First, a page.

The print edition of the newspaper is pretty tight during the week after Christmas. Businesses, particularly retail outfits, have run their holiday races and are assessing the success or damage and things tend to be on the light side, news-wise.

That’s why you’ll so often see year-in-review type stories. They’re not only a way to wrap a ribbon around the past 12 months and give it some sort of framework, they’re handy for filling space that otherwise is reserved for hard news. 

We hit some of the high spots in our Year in Review story, which you’ll find on this week’s front page, but what we didn’t have room for was a roundup of what many readers come to the newspaper for – the oddball stories that give life that little extra spice.

Here are a few you might remember from 2019:

Riverside celebrated the 150th anniversary of Frederick Law Olmsted’s General Plan of the village with a host of events, including an old-time baseball game, a picnic event, a year-end gala and a housewalk.

Then there was the Hot-Air Balloon Affair.

Often scheduled, more often canceled and rescheduled, the only time a balloon lifted off, the winds drove it back down, spilling its passengers – including a Landmark photographer — out of the basket as it made a hard landing. Maybe next year!

In March 2017, a notorious pill mill that had inappropriately dispensed millions of doses of highly addictive, dangerous painkillers to people throughout the nation finally left Riverside.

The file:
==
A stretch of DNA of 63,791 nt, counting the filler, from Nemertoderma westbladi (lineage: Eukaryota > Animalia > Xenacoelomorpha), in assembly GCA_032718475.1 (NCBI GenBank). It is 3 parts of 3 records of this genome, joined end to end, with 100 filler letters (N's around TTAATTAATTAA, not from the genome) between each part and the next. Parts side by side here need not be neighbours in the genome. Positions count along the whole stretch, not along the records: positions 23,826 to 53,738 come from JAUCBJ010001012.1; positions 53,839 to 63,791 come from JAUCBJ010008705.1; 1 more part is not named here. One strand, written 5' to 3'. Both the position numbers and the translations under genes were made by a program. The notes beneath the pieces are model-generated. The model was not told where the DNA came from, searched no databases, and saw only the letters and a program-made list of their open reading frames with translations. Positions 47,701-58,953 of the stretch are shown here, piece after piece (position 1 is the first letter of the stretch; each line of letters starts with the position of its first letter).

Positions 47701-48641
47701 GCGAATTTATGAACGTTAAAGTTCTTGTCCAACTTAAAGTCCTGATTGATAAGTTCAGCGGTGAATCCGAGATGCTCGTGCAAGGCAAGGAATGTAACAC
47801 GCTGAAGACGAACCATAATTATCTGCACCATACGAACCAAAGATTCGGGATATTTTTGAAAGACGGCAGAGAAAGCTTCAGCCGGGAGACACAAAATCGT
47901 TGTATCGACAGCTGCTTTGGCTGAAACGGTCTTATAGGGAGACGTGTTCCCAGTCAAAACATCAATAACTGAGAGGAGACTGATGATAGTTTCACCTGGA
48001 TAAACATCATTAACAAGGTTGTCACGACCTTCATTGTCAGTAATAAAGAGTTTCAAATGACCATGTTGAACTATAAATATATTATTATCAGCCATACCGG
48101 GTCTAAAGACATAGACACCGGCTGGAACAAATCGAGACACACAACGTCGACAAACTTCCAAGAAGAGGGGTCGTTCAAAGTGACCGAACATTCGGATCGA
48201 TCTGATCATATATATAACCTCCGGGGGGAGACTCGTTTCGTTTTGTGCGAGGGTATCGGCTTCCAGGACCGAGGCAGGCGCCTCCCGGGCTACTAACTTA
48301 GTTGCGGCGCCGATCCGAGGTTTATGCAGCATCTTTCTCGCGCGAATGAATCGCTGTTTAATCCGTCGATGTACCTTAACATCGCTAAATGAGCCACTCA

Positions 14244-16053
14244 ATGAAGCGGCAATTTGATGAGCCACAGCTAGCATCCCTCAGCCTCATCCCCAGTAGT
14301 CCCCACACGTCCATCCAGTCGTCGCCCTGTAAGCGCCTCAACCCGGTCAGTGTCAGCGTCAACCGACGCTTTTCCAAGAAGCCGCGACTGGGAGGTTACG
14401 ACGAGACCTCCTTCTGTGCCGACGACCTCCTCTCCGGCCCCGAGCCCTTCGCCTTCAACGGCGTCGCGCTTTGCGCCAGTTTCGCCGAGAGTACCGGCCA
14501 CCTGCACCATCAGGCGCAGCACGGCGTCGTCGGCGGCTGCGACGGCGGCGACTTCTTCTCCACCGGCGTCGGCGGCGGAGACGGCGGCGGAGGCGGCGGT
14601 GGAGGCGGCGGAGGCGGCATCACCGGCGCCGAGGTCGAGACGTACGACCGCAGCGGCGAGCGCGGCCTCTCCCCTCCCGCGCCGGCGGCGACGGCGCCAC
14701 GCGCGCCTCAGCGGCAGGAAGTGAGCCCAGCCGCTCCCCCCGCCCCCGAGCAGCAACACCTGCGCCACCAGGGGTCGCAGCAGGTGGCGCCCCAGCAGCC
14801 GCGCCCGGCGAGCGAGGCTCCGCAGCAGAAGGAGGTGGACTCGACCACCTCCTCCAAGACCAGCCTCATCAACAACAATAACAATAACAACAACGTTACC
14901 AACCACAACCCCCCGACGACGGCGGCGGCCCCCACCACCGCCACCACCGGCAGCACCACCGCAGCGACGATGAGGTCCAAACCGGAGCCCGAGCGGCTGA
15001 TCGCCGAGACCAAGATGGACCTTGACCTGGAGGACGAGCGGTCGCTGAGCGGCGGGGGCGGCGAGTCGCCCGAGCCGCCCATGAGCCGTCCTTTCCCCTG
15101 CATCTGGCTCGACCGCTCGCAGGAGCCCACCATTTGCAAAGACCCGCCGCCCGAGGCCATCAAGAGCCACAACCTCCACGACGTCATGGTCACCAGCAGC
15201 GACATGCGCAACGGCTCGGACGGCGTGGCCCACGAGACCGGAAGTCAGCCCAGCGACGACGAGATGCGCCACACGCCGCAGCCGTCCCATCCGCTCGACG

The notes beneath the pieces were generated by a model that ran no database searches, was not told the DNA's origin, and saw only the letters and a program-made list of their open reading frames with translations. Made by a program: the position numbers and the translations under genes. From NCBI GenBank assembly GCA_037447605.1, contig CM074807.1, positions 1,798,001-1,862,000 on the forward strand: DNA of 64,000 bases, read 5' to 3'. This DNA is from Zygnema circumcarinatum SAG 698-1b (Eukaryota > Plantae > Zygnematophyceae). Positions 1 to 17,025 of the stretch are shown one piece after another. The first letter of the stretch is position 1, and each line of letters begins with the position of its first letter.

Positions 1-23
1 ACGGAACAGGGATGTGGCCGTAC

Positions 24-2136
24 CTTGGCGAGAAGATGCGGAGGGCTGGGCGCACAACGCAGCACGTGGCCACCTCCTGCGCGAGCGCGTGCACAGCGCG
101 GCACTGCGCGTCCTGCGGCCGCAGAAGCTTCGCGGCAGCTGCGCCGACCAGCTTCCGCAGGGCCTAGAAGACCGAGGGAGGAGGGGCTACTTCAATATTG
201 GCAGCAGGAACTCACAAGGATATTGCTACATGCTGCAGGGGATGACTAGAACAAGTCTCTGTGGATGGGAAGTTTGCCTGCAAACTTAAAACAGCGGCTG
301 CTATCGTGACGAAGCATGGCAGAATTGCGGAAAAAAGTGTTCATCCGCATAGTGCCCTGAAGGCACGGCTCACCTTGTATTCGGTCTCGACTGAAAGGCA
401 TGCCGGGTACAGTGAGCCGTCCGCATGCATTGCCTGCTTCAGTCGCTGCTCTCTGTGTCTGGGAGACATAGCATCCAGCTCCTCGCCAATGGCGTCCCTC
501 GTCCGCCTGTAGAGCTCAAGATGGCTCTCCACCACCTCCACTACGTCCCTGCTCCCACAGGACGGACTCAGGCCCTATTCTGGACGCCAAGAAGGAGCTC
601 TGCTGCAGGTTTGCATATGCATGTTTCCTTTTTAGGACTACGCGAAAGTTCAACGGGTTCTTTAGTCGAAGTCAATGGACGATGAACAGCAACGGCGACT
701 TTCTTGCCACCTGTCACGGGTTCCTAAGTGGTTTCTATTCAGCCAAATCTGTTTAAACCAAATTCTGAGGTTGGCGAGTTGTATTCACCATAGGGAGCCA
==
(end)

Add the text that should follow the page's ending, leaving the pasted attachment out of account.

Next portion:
But as the new property owner prepared to demolish the building, local firefighters found that the clinic’s staff had left behind all kinds of dangerous controlled substances, from fentanyl citrate to hydromorphine, in a lockbox.

This summer, the Gold Star Memorial in Riverside’s Guthrie Park got refurbished. At the same time, the village felt it was a good time to pour a new concrete base for the Driver Monument, a huge, old granite horse trough, which had been listing dangerously.

When the crane lifted the monument from its base, however, it broke into three sections. As luck would have it, the monument suffered no damage and was cemented back into one piece on its new, firm base.

Who would have pegged North Riverside as Circus Town U.S.A.? Apparently the folks over at the North Riverside Park Mall, who brought two, count ’em, two circuses – one for the kids and the other more on the R-rated side — to the mall parking lot, attracting thousands of people and bringing in some unexpected revenue.

The mall hopes to do it all again in 2020.

When the Riverside Restaurant, home of breaded pork tenderloin and roast duck, closed its doors in April, lines were out the door as diners sought one more Bohemian-inspired meal.

While the European cuisine stalwart is still missed, its replacement El Faro #2, home of the giant burrito, generated excitement of its own, with reports of lines out the door on opening day in mid-December.

The more things change, the more they stay the same.